Paper, plastic or totalitarianism?

July 12, 2010

Political lines have become amorphous and permeable.

Once we could identify any given action as probably belonging to one school of thought or another.

Now? It’s up for grabs.

For example: Caloric soft drinks have been banned from vending machines in San Francisco in a move by Mayor Newsom to combat obesity.

Worthy goal. Just a few problems with it. Such as, it sounds totalitarian. And not necessarily healthier:

In this new scenario, juices, which are not low in calories, are ok. Anyone knowledgeable about healthy eating knows that fruit juices are on the “banned” list for those wanting to cut back on sugary foods. So this makes no sense.

Diet sodas are also ok, even though it’s fairly well proven that aspartame is poison. I learned this myself in Nov. when I OD’ed on aspartame and lost hearing in one ear for a week, plus had tinnitus that distorted all sound, especially music. Terrifying. It took a taper-pack of steroids to get my hearing back to nearly normal. I no longer drink or eat anything with aspartame.

But going back to the ban: does this make sense? Is it appropriate for city government to serve as diet watch-dog for its residents? To decide what is ok or not for a specific person? Especially when the “approved” drinks aren’t always so ok?

And what about personal responsibility? Should a city rob its people of the ability to make a personal decision? This so-called “liberal” decision really sounds totalitarian to me. Newsom’s dead wrong.

How about the coming legislative ban in California on plastic grocery bags? Sounds good, but look more closely.

Go to any grocery. Many people are using cloth bags without being forced. The plastic bag recycle bins at groceries are always heaping full. We, like many dog-owners, recycle our plastic bags by using them for Riley’s potty pads and scooping poop. Must we soon PURCHASE them?

We know all the ways plastic bags are bad for the environment. Now, we find that the ecologically-correct cloth bags could be bad for us, regardless of the environment. They could carry e. coli or other harmful bacteria unless they are washed every time. With bleach. Who’s going to do this?

Also, there’s evidence that more plastics are used in the manufacture of some of these re-usable bags than in the standard plastic grocery bags. So what are we really accomplishing?

I’m not sure why government has to step in every time an issue is raised. It’s looking pretty scary to me. I really don’t want someone impeding my freedoms in this way.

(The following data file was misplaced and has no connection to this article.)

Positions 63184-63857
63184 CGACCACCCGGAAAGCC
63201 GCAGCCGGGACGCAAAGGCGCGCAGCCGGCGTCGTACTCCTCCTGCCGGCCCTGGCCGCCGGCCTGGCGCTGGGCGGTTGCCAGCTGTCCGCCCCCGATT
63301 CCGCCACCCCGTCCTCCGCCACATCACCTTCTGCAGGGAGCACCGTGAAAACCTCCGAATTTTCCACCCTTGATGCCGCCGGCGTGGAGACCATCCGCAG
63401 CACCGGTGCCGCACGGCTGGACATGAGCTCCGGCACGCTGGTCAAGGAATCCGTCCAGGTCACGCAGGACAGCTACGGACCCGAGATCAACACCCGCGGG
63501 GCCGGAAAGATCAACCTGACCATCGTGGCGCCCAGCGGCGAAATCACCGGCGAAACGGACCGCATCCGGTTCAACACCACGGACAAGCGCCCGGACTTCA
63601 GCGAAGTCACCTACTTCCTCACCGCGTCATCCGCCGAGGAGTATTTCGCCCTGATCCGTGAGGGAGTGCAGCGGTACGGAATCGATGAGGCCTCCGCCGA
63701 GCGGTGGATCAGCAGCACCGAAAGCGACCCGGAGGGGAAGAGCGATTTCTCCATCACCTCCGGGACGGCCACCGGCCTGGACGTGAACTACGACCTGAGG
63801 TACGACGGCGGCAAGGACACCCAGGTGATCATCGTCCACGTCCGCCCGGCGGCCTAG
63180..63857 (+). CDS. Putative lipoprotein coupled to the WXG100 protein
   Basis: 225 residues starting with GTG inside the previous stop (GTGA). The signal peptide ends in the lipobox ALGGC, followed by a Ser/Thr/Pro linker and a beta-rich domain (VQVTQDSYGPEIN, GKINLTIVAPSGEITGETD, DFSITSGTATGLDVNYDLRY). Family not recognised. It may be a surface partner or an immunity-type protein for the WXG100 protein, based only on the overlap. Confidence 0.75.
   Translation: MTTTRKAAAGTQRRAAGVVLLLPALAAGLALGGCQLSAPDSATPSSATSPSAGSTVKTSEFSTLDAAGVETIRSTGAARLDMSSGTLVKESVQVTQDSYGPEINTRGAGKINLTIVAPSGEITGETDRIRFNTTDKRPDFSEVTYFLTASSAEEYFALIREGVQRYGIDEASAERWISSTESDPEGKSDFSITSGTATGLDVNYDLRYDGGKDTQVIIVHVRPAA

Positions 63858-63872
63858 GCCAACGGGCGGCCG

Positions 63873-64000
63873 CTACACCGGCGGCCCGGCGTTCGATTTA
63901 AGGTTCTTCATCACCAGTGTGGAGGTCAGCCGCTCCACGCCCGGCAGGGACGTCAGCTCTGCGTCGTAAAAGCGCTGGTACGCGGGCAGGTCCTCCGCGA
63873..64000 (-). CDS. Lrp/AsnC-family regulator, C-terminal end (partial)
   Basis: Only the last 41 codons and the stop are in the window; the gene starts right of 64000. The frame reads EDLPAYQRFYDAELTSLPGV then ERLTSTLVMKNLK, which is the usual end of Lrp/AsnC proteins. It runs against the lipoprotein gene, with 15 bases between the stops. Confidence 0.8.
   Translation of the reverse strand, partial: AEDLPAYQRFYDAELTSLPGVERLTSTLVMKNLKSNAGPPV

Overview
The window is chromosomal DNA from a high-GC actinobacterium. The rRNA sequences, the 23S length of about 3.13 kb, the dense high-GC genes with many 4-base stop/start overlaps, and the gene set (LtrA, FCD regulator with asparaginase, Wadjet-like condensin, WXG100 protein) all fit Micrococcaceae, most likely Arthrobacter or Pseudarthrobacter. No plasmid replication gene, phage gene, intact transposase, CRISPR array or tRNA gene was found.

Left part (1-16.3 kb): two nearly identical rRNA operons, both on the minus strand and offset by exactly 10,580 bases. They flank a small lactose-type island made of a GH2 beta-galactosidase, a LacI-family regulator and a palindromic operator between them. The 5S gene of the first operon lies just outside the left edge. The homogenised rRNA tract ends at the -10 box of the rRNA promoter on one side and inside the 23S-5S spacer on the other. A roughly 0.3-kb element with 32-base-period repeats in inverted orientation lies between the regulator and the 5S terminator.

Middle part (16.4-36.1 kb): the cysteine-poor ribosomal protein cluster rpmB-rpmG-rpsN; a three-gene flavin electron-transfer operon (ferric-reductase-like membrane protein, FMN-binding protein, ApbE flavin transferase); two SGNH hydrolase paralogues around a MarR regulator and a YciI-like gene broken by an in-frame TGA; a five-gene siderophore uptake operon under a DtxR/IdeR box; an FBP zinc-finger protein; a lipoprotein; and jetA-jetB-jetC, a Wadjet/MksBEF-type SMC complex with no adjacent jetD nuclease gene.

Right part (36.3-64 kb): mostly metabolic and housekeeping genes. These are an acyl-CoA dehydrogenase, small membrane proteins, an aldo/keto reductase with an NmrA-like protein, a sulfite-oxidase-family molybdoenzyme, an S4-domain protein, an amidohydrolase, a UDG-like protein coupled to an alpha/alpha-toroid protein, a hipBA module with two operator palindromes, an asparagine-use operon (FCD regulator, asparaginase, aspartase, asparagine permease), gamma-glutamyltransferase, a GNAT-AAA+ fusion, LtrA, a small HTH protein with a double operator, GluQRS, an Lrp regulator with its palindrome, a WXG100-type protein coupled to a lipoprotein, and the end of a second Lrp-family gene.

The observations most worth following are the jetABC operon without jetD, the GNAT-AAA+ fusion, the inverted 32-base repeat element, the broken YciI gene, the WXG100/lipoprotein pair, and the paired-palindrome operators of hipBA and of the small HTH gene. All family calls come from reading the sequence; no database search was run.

First plastic bags and beverages, then what? It’s a slippery slope and we need to be paying attention because I’m pretty certain that we, (right and left alike) don’t want to go down it.

In fact, we ought to listen to Paul Simon & Art Garfunkel. Especially this line: We believe we’re glidin’ down the highway, when in fact we’re slip slidin’ away. Here’s the song.

2 comments on “Paper, plastic or totalitarianism?
  1. Mercy, Carol, you are sounding more like a “give me liberty or give me death” sensible citizen every day. The folks who insist on mandating all manner of behaviors drive me off the edge.

    May I posit a theory: Those who readily lean into the micro-managing rules and regulations oft times have little to no living relationship with the Law Giver – aka as God the Almighty. Without the common sense balance that comes with knowing that our lives are well-lived when they are under His Lordship, fear runs amok. So the confining restrictive rules that force us to do what some local official deems is right and fair and just and good, feels safe.

    I, on the other hand, know that All is Well in God’s full world. I will live and die with purpose and intention. So no need to preach about plastic or the next asteroid falling from the sky. We are, in fact, invulnerable as we live our lives Knowing Him.

    Fodder for thought

  2. An interesting analysis.

    I don’t get why progressives don’t see that actions like this originate from the view that people today do not inherently do the right thing, so it has to be legislated for them.

    There will be people who do the right thing and people who don’t, but the government is getting way too invasive. Both sides. I’m good with taxing smoking. I am NOT good with making cigs illegal.

    I’m good with taxing gas to regulate use.

    Those things still give us personal choice.

    But when progressives start mandating personal behaviors I go over the edge. We are not children.

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